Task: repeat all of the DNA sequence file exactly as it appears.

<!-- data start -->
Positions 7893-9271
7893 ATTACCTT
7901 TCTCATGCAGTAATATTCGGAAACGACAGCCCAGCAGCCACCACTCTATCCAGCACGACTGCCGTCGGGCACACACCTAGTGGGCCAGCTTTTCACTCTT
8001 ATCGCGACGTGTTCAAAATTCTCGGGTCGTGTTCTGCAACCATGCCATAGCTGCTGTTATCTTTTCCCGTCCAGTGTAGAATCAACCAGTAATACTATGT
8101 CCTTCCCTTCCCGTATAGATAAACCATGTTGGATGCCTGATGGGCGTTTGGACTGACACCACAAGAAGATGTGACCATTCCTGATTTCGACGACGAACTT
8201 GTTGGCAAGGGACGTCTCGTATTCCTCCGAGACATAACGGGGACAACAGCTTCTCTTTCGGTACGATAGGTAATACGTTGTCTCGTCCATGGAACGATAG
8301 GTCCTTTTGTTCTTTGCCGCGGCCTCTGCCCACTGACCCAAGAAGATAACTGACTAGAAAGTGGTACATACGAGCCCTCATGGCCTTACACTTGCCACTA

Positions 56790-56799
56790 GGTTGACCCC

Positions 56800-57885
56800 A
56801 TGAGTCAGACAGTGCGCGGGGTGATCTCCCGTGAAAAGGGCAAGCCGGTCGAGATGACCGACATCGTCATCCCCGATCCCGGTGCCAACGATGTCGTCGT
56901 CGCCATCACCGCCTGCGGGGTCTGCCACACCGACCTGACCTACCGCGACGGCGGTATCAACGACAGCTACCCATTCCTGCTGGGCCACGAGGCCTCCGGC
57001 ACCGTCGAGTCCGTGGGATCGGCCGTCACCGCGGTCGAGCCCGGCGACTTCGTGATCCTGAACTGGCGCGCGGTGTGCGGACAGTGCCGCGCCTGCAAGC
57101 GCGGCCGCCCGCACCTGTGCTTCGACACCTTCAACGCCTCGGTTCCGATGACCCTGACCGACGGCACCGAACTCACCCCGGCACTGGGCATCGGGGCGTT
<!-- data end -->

Positions 7893-9271
7893 ATTACCTT
7901 TCTCATGCAGTAATATTCGGAAACGACAGCCCAGCAGCCACCACTCTATCCAGCACGACTGCCGTCGGGCACACACCTAGTGGGCCAGCTTTTCACTCTT
8001 ATCGCGACGTGTTCAAAATTCTCGGGTCGTGTTCTGCAACCATGCCATAGCTGCTGTTATCTTTTCCCGTCCAGTGTAGAATCAACCAGTAATACTATGT
8101 CCTTCCCTTCCCGTATAGATAAACCATGTTGGATGCCTGATGGGCGTTTGGACTGACACCACAAGAAGATGTGACCATTCCTGATTTCGACGACGAACTT
8201 GTTGGCAAGGGACGTCTCGTATTCCTCCGAGACATAACGGGGACAACAGCTTCTCTTTCGGTACGATAGGTAATACGTTGTCTCGTCCATGGAACGATAG
8301 GTCCTTTTGTTCTTTGCCGCGGCCTCTGCCCACTGACCCAAGAAGATAACTGACTAGAAAGTGGTACATACGAGCCCTCATGGCCTTACACTTGCCACTA

Positions 56790-56799
56790 GGTTGACCCC

Positions 56800-57885
56800 A
56801 TGAGTCAGACAGTGCGCGGGGTGATCTCCCGTGAAAAGGGCAAGCCGGTCGAGATGACCGACATCGTCATCCCCGATCCCGGTGCCAACGATGTCGTCGT
56901 CGCCATCACCGCCTGCGGGGTCTGCCACACCGACCTGACCTACCGCGACGGCGGTATCAACGACAGCTACCCATTCCTGCTGGGCCACGAGGCCTCCGGC
57001 ACCGTCGAGTCCGTGGGATCGGCCGTCACCGCGGTCGAGCCCGGCGACTTCGTGATCCTGAACTGGCGCGCGGTGTGCGGACAGTGCCGCGCCTGCAAGC
57101 GCGGCCGCCCGCACCTGTGCTTCGACACCTTCAACGCCTCGGTTCCGATGACCCTGACCGACGGCACCGAACTCACCCCGGCACTGGGCATCGGGGCGTT